Written by Tom Smail Reviewed By Mike Reeves

Into a culture plagued by introspective self-definition Tom Smail has written a timely call for humanity to be defined theologically. Specifically, he seeks to unpack what it means to be made in God’s image if God is Triune. Lucid as ever, Smail has produced a widely accessible and relevant work that accurately employs and introduces the most technical trinitarian theology, theological anthropology and philosophy.

He starts by engaging with those he believes to be most responsible for our contemporary anthropological malaise: Feuerbach, Marx and Freud. Their shared belief that theology is merely anthropology writ into the heavens he answers with a robust defence of the actuality of God’s revelation. There we see that God is not the one made in our image, but vice versa.

This leads him on to an examination of Christ as the true imago dei, into whose likeness we are being transformed. A study of Christ’s relationship to his Father then, very naturally, moves into a study of the Trinity that is remarkably comprehensive for its brevity. He provides an introduction to the Augustinian model, before rounding off a short history of Western doctrines of the Trinity with a critical examination of Barth’s contribution. He then compares this to the view exemplified by the Cappadocian Fathers, noting with evident delight the way in which Moltmann, Zizioulas and Gunton have successfully managed to re-introduce a more Eastern approach to the West. For anyone new to this field, or perhaps intimidated by works such as Gunton’s classic Promise of Trinitarian Theology, this study provides an extremely reliable and readable introduction.

Smail then proceeds to show the very practical challenges that issue from a more resolutely trinitarian foundation. First he shows that Western anthropology has been in keeping with the fact that Western doctrines of the Trinity have not been prone to speak of divine persons in community. Boethius’ definition of are person (‘an individual substance of a rational nature’) and Descartes’ great aphorism, ‘I think, therefore I am’ both reveal a profound individualism. It is no wonder, then, that our contemporary culture holds each person to be almost entirely self-defining for everything but personal responsibility. Smail argues that all such individualism, and all promotion of self-sufficiency, is radically at odds with what it means to be in the image of the triune God.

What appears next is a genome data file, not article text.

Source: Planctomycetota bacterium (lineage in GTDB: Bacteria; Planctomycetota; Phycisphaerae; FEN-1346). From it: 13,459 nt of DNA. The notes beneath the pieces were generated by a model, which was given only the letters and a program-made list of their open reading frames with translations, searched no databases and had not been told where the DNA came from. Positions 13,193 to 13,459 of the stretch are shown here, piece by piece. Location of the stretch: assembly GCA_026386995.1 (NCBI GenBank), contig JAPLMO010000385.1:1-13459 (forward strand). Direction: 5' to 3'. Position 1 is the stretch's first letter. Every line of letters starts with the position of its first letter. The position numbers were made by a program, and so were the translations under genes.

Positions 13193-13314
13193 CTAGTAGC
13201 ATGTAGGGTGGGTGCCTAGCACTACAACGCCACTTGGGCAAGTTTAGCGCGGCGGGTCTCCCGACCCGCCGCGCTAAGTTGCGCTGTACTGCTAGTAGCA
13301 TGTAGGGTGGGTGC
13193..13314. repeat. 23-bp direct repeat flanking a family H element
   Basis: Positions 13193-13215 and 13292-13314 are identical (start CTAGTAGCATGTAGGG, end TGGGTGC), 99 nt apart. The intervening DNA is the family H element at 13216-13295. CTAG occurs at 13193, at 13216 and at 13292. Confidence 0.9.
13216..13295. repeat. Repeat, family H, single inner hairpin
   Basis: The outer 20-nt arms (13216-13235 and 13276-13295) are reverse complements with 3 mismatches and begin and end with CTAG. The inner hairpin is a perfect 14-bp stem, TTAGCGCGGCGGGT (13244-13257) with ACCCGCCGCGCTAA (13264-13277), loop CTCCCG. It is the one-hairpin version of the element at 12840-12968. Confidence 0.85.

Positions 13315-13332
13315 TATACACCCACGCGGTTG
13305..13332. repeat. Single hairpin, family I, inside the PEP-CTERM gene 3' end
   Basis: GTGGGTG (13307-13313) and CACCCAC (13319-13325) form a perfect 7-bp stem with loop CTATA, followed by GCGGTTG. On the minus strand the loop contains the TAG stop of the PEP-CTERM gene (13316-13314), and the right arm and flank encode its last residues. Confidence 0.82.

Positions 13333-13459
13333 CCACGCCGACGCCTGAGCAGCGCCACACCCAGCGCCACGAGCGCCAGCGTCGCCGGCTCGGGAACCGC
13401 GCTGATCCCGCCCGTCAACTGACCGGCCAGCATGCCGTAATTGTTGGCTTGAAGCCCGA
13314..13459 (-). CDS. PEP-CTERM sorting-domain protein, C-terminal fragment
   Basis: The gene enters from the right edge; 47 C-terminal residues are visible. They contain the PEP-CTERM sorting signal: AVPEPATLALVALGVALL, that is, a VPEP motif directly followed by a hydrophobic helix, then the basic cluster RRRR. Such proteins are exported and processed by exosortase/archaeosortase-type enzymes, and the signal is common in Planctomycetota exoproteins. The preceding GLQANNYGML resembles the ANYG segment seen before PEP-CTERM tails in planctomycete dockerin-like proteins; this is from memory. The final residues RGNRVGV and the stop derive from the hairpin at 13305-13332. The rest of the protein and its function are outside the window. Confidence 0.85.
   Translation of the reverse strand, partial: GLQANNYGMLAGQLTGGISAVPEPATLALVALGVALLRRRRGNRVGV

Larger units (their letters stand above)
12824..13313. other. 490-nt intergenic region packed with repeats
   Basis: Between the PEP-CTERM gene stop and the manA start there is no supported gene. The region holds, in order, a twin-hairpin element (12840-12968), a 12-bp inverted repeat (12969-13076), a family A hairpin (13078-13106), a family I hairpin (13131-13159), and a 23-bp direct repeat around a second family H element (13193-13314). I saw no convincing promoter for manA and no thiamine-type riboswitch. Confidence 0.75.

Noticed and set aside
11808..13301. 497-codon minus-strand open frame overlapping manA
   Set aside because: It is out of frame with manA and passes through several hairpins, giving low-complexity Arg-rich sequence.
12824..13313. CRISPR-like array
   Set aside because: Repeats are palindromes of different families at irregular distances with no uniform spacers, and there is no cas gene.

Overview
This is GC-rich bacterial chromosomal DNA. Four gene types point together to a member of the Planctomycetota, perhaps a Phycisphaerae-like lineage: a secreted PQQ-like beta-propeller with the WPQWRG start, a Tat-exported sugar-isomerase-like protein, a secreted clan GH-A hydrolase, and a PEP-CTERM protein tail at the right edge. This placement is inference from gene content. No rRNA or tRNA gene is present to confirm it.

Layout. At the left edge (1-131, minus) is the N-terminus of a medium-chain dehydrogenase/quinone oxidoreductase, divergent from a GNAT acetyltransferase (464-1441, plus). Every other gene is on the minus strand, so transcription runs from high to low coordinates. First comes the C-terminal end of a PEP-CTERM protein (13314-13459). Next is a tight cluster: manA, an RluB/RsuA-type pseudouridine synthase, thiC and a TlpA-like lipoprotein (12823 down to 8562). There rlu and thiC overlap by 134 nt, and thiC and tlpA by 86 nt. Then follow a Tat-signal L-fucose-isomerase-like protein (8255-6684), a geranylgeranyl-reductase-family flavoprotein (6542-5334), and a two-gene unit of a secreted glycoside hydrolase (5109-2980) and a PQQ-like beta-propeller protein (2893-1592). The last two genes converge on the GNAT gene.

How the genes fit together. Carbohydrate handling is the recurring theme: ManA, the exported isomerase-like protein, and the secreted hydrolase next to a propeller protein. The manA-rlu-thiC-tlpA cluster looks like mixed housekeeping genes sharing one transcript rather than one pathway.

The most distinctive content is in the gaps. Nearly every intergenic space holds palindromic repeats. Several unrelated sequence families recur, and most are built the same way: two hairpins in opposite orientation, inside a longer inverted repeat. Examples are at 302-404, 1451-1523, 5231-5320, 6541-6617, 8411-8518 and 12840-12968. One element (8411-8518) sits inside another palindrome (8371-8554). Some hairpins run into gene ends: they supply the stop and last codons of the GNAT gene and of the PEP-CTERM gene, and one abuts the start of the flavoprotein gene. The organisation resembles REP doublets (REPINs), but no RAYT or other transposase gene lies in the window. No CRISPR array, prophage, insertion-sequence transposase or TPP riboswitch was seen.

Instead he maintains that the defining love that exists between the divine persons is to be imaged in love between human persons. Smail goes further than most, though, suggesting that true imitation of the triune God can be quite specific. The Father reveals what it is to initiate; the Son reveals what it is to respond to the claims of others; the Spirit reveals creative love. Those who remember The Forgotten Father will have a good idea of what to expect here, and will not be disappointed.

A particularly interesting chapter follows on the effect of the fall on the image. For this reader, however, what was most fascinating was a short section on the Augustine-Pelagius debate. Smail points out that at the heart of the debate was the question of individualism. Can each person be seen as self-defining individual, as Pelagius taught, or is each person part of a greater body (Adam’s or Christ’s), as Augustine taught? Smail could not have shown more effectively how high the stakes are in anthropology.

Next comes a chapter outlining the way in which the doctrine of the Trinity should affect male-female relations (including a trinitarian defence of male headship). A final chapter then examines the renewal of humanity in Christ, before concluding with an exhortation to image the triune God to the world.

In its content, pitch and challenge, this stimulating book is to be highly recommended.

Mike Reeves